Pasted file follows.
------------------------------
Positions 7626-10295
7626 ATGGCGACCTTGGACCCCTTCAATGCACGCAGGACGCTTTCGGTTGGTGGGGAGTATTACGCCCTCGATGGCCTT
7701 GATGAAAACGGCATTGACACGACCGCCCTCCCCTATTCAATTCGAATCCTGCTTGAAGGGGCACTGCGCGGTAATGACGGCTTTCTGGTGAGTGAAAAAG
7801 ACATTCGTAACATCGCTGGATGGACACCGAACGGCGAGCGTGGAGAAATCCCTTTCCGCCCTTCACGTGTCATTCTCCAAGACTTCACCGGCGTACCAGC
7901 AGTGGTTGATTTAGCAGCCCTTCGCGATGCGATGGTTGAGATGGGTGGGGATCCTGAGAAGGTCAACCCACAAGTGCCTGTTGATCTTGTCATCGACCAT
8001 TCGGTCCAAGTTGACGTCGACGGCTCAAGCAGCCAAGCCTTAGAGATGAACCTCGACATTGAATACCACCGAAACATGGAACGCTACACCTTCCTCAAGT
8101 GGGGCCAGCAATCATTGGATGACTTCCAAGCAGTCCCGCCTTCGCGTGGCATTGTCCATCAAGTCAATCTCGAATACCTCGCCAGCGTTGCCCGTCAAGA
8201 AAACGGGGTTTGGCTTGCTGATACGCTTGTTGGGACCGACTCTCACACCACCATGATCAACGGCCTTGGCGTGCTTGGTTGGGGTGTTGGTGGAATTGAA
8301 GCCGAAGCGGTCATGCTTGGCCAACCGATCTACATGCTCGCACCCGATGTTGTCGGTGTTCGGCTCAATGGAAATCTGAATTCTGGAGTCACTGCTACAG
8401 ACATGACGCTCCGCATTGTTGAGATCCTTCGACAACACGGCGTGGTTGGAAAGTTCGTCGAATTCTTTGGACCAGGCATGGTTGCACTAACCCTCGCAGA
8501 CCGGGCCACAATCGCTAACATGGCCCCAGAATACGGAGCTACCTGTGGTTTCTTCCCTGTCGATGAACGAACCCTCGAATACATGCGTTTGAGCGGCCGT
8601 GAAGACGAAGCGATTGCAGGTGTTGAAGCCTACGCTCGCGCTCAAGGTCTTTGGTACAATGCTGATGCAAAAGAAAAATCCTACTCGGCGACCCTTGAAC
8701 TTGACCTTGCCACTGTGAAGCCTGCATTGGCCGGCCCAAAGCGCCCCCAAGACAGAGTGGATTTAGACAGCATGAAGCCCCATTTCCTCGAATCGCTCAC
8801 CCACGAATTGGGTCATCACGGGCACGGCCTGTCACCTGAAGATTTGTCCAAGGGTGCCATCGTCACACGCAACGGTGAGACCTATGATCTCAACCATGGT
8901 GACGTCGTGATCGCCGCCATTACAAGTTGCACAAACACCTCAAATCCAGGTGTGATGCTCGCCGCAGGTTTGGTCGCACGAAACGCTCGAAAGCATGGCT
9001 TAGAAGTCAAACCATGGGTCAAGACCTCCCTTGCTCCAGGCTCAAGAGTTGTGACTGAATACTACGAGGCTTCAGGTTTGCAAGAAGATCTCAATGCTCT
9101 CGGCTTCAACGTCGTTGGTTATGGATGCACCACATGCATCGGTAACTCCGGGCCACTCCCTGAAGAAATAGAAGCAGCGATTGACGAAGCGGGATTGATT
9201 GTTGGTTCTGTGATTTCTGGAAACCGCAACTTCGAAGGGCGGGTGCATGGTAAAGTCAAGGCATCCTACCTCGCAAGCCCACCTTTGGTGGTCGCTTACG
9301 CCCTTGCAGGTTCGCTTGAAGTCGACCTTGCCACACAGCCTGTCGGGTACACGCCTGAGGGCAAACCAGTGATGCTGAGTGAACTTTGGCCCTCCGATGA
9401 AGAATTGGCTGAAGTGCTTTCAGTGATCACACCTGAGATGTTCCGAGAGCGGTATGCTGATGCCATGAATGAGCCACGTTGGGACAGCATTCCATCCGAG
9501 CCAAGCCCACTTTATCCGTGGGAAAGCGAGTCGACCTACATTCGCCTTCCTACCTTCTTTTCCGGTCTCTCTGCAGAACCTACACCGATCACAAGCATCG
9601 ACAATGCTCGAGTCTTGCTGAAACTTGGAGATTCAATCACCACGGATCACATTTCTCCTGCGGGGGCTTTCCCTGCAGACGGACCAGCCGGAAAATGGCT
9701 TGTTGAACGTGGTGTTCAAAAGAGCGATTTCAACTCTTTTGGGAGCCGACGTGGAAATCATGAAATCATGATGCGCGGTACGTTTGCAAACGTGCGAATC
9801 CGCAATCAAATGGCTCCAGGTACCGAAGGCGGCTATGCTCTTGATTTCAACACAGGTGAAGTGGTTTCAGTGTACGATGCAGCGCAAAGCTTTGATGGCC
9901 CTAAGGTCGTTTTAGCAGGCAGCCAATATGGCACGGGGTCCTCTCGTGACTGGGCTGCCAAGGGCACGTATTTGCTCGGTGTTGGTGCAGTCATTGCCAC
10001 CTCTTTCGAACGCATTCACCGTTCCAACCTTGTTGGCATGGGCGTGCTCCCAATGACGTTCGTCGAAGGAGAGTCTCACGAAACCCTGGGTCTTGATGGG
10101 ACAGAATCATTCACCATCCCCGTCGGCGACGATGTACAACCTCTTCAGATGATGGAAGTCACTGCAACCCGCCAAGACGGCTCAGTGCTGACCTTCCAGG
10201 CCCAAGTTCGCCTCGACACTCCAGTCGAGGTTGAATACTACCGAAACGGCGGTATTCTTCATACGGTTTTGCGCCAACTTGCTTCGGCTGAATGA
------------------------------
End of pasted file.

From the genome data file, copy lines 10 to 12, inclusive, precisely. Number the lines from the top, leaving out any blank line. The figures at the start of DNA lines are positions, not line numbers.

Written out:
8401 ACATGACGCTCCGCATTGTTGAGATCCTTCGACAACACGGCGTGGTTGGAAAGTTCGTCGAATTCTTTGGACCAGGCATGGTTGCACTAACCCTCGCAGA
8501 CCGGGCCACAATCGCTAACATGGCCCCAGAATACGGAGCTACCTGTGGTTTCTTCCCTGTCGATGAACGAACCCTCGAATACATGCGTTTGAGCGGCCGT
8601 GAAGACGAAGCGATTGCAGGTGTTGAAGCCTACGCTCGCGCTCAAGGTCTTTGGTACAATGCTGATGCAAAAGAAAAATCCTACTCGGCGACCCTTGAAC